Sunday, 28 April 2013

When men give birth

We often hear about the seventeen hour labour and how much it affects the woman involved, but little is said about us blokes.  The fact that we are not the ones carrying the child for nine months, pushing, searching for gas and air, screaming "you did this to me" aimed at some poor bloke standing alongside the birthing pool or bed just because he has a penis (which clearly she did not shy away from nine months ago) does not mean that we have an easy time of it.

My experience of this day, nearly three years ago now, was rather exhausting.  Watching my poor wife struggling in a bath, on a yoga ball, in the hospital parking lot after being told by the midwife to "go for a walk", all took its toll.  I am not trying to make this all about us men, but it may be worth exploring the insecurities and difficulties we go though alongside our partners, often struggling in silence.  I remember feeling extremely guilty when my daughter was born.  All of my fears and concerns were directed towards my wife's well-being and not so much my little girl's.  The fact that she had lost a lot of blood scared me and I inadvertently  blamed this poor, innocent, little child.  When processing this later on, I realised that it was down to the fact that I knew my wife yet did not know my daughter at all (yet).  I found those eighteen hours of labour exhausting.  It may often be overlooked, but us men do play an integral part in the whole process; reassuring, back-rubbing,  running up and down stairs to fetch and ultimately supply whatever craving needs satisfying, getting our hands broken inch by inch with every nearing contraction, the list is neigh on endless.  Watching my wife go through all that pain was enough to finish me off.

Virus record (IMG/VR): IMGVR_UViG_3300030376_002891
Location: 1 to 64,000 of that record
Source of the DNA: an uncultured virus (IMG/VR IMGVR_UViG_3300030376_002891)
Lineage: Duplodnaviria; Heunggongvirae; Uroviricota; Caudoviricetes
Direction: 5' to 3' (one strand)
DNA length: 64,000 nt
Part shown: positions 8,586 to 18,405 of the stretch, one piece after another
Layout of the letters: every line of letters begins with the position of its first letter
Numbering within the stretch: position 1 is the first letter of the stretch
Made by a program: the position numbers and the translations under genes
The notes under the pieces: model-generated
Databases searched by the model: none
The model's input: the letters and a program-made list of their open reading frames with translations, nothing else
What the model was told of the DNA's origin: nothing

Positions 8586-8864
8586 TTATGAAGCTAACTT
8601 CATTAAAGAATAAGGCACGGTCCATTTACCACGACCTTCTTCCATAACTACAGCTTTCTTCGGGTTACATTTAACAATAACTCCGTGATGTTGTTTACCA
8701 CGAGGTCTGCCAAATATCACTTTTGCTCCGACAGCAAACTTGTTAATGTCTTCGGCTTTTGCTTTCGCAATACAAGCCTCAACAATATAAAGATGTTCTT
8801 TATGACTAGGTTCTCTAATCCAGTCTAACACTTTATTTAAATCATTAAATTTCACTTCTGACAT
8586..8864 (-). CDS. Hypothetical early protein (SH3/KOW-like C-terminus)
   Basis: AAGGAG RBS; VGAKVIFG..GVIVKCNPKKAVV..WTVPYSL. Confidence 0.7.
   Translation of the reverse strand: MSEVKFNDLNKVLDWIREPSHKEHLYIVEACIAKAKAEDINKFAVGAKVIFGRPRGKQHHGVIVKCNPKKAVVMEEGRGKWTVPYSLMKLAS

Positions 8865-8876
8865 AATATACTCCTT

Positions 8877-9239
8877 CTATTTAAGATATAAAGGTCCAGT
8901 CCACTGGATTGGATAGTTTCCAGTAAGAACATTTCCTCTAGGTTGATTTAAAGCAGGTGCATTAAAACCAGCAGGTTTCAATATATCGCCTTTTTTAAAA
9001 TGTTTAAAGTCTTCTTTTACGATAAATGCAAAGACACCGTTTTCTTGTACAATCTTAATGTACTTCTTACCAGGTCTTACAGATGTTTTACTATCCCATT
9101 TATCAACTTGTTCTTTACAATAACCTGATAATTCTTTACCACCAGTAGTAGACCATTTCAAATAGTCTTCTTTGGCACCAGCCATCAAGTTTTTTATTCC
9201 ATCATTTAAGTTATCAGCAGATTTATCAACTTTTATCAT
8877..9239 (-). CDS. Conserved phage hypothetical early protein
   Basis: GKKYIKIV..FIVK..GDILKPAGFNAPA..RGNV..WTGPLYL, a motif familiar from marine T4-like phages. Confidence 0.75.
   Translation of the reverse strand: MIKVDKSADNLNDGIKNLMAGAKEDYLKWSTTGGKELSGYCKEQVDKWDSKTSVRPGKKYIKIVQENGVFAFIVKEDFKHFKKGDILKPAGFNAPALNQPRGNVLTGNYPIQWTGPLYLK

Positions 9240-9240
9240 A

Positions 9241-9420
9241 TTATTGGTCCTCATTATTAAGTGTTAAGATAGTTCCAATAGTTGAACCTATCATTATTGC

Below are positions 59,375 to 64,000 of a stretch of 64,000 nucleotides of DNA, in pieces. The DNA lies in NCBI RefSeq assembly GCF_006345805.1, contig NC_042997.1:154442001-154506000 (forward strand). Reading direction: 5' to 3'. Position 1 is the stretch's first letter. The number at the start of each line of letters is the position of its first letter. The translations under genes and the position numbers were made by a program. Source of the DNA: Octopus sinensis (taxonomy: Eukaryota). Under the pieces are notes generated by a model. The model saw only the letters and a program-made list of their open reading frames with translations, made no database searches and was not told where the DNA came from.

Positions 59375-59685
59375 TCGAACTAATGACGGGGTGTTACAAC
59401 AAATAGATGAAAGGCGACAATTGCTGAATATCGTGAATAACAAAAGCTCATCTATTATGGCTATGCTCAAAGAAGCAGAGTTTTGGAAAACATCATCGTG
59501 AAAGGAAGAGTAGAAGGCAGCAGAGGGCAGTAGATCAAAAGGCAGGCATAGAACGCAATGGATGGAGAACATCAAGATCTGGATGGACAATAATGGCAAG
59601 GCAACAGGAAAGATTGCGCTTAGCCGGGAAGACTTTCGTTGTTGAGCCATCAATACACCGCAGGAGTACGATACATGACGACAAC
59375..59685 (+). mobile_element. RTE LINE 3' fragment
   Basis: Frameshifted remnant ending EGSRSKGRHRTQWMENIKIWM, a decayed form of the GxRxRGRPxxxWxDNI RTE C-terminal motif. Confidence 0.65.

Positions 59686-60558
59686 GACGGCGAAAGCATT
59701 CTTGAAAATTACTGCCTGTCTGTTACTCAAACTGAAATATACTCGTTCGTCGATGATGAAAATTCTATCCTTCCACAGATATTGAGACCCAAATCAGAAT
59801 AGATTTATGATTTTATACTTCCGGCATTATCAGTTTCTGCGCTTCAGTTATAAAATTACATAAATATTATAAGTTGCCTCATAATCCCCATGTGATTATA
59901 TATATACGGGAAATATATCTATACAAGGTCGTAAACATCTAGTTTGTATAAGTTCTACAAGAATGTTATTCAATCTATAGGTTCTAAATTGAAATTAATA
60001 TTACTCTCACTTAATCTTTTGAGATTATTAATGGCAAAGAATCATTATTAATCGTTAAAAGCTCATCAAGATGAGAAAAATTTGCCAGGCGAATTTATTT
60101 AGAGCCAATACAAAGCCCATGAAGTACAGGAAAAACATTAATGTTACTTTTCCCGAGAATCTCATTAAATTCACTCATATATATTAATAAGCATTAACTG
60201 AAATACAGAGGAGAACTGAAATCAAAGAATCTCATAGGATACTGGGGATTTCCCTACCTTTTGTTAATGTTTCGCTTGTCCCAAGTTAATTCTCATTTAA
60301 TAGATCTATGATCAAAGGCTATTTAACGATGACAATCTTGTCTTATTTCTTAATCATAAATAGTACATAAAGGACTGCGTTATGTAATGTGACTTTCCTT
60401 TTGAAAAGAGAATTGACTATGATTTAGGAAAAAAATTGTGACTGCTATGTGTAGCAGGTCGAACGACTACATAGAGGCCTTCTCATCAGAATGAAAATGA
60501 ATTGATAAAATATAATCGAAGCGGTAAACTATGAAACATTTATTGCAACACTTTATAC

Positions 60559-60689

About fifteen minutes before my daughter was born, I remember feeling that feeling;  the one similar to when you are at a theme park looking up at this great big roller-coaster,  and man, it looks appealing (not simply that!  Read on...).  You wait two-and-a-half hours in a queue for a 16 second thrill (much like sex) and then the moment comes.  You get into your seat.  The giant breastplate of a security bar holds you firmly down.  You sway your legs back and forth to see if they are still communicating with your brain (the high level of nerves may just have cut out any form of internal communication).  A few staccato movements happen and then the gradual incline begins.  Higher.  Higher still.  "Oh look, there's China" (this amazing view from somewhere in mid-England) and stops.  THAT'S the feeling.  It is at that moment when I say to myself "well, actually, in reality this wasn't a good idea.  Let's forget all about this.  Mr Roller-coaster, just take me back down so that I can reevaluate this whole situation... maybe I will come back tomorrow and try again.  Yip, let's do this tomorrow rather!"  THAT FEELING.  I took one look at my wife and thought hey, maybe this wasn't such a good idea.  Let's come back tomorrow and try again.  Mrs Vagina, close up shop and we'll attempt this again in the morning.  However, like the roller-coaster,  it was too late.  Fifteen minutes later my life changed forever; and what an awesome ride it is turning out to be!

My everything!

PS - I am dreading round two!

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